Rider checks on student attitudes with survey

The survey was sent to freshmen and seniors to asses their education.

by Jess Decina

About how often have you attended an art exhibit this year? How often have you asked questions in class or contributed to class discussions? How much has your coursework emphasized memorization of facts?

Freshmen and seniors might be looking at questions such as these if they choose to participate in the 2008 National Survey of Student Engagement (NSSE), which was distributed to students via e-mail this week.

The survey, which Rider has participated in since 2001, aims to assess student attitudes in five areas: level of academic challenge, amount of student interaction with faculty, degree of support in the campus environment, amount of active and collaborative work in and out of class, and frequency of out-of-class education enrichment. The NSSE is a survey designed “to check the way that students are engaged on campus,” said Eileen Corrigan, the University’s research analyst.

“[NSSE] wants to know how often students are participating in class working on project with professors, how often they’re prepared for class [or] how often they are working with other students,” she said. “We’re just trying to put together trend data.”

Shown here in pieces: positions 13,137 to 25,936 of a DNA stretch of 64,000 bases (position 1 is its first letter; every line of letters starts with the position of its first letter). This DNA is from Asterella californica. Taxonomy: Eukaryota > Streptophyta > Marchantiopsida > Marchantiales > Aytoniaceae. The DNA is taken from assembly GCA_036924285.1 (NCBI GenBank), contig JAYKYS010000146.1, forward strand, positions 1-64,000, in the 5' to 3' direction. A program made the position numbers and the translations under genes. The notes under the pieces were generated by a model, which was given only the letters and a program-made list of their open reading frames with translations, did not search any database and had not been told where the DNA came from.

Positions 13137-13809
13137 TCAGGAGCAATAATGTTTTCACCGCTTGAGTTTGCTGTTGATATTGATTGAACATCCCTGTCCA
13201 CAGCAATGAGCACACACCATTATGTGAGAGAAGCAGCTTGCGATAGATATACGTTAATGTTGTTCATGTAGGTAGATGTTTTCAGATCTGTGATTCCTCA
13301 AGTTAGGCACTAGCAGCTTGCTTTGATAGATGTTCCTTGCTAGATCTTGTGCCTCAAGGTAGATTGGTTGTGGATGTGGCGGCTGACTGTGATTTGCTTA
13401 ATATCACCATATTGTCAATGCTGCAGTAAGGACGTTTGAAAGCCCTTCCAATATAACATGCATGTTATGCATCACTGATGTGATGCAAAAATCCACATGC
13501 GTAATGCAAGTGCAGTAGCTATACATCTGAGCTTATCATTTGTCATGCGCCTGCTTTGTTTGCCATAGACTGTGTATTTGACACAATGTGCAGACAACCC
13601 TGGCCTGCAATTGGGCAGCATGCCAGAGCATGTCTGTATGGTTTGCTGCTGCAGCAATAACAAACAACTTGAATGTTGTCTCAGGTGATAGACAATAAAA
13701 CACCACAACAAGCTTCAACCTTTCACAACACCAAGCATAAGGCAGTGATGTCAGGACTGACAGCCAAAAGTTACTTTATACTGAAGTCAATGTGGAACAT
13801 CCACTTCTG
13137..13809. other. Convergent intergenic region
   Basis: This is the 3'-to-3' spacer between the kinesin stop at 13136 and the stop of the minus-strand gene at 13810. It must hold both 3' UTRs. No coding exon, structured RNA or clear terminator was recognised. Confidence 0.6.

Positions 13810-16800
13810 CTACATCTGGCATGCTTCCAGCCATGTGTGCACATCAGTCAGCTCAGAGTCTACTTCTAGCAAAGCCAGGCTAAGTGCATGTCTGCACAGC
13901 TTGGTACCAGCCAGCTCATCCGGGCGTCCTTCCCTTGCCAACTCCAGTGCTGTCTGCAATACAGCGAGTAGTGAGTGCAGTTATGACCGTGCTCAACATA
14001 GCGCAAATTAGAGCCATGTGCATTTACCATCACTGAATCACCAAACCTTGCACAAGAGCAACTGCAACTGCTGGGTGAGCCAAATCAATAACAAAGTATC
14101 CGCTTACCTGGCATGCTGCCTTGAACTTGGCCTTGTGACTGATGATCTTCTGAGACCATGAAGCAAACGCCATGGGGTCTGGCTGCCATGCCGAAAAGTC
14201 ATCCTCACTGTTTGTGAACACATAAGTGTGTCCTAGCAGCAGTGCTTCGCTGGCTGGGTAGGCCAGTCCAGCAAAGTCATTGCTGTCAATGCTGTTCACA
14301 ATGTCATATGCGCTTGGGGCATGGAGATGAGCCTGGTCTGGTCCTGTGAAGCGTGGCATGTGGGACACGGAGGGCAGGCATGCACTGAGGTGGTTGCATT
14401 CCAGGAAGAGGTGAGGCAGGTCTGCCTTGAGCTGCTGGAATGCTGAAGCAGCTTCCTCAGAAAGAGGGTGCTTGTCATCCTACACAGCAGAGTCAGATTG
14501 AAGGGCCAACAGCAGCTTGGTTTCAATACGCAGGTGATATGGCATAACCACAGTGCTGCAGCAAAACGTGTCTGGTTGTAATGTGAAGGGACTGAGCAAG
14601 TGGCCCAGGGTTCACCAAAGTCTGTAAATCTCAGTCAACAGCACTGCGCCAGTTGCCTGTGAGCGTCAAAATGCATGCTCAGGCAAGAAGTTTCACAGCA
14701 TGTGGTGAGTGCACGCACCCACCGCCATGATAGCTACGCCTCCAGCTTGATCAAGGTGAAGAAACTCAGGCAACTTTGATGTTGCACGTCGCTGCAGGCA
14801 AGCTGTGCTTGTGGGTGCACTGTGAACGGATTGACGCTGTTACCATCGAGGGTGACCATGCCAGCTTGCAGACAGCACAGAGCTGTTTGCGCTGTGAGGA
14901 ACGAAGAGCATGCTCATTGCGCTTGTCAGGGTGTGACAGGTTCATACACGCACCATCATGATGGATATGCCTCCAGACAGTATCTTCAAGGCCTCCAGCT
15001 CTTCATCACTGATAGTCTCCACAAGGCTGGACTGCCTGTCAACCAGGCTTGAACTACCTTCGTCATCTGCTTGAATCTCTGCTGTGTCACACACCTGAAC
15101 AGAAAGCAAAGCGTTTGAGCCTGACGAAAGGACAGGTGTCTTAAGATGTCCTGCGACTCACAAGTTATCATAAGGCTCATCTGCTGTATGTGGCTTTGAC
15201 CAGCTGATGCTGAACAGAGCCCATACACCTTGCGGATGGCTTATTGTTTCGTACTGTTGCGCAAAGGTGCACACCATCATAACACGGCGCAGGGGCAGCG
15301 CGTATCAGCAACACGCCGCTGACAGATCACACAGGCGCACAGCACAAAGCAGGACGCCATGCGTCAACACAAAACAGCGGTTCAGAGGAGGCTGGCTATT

Ron Walker, associate vice president of institutional analysis, said he sees NSSE as a way to gauge information about Rider that goes beyond “how many books you have in the library.”

“It allows a student to see what’s going on in the teaching environment,” he said. “College is a complex experience for everyone, and this tries to redirect the focus to an educational and co-curricular aspect.”

In order to gauge this information, the first half of the student survey asks quantitative questions, such as how much time students spend doing homework or how many papers of a specific length students have written in the past year.

“I thought it was really random,” said freshman Jacqui Lehman, who completed the survey earlier this week. “The questions asked made sense, but it seemed way too general.”

The survey results won’t be available until later in the year; usually, the University has sorted out the data by early August, Walker said.

“We like to do our own analysis,” he said. “You get your score but it gets matched against schools like yours. At that point you can say, ‘We scored this; the national mean was this. What are we doing right or wrong?’ The one thing about data is that it allows you to measure things accurately. It is what it is. Data grounds you.”

Some students, like freshman Danny Viola, are eager to share their experiences so far.

“I don’t give back to Rider a lot and I figure a survey is an easy, anonymous way to do it,” he said. “I feel that it’s the only way I can get my feelings out. Normally I wouldn’t take the survey, but when it’s about Rider, I can get out real answers so that they have something real to go on.”

However, not all seniors and freshman have received the survey. This may be because of the number of credits that students have accrued, as some may be behind or ahead of their classmates’ number of credits.

Walker and Corrigan are aiming for at least 25 percent of students who received the survey to respond, though “more is better,” as Walker said.

“It fits right in with the accountability factor,” he said. “It’s measuring why you go to school.”

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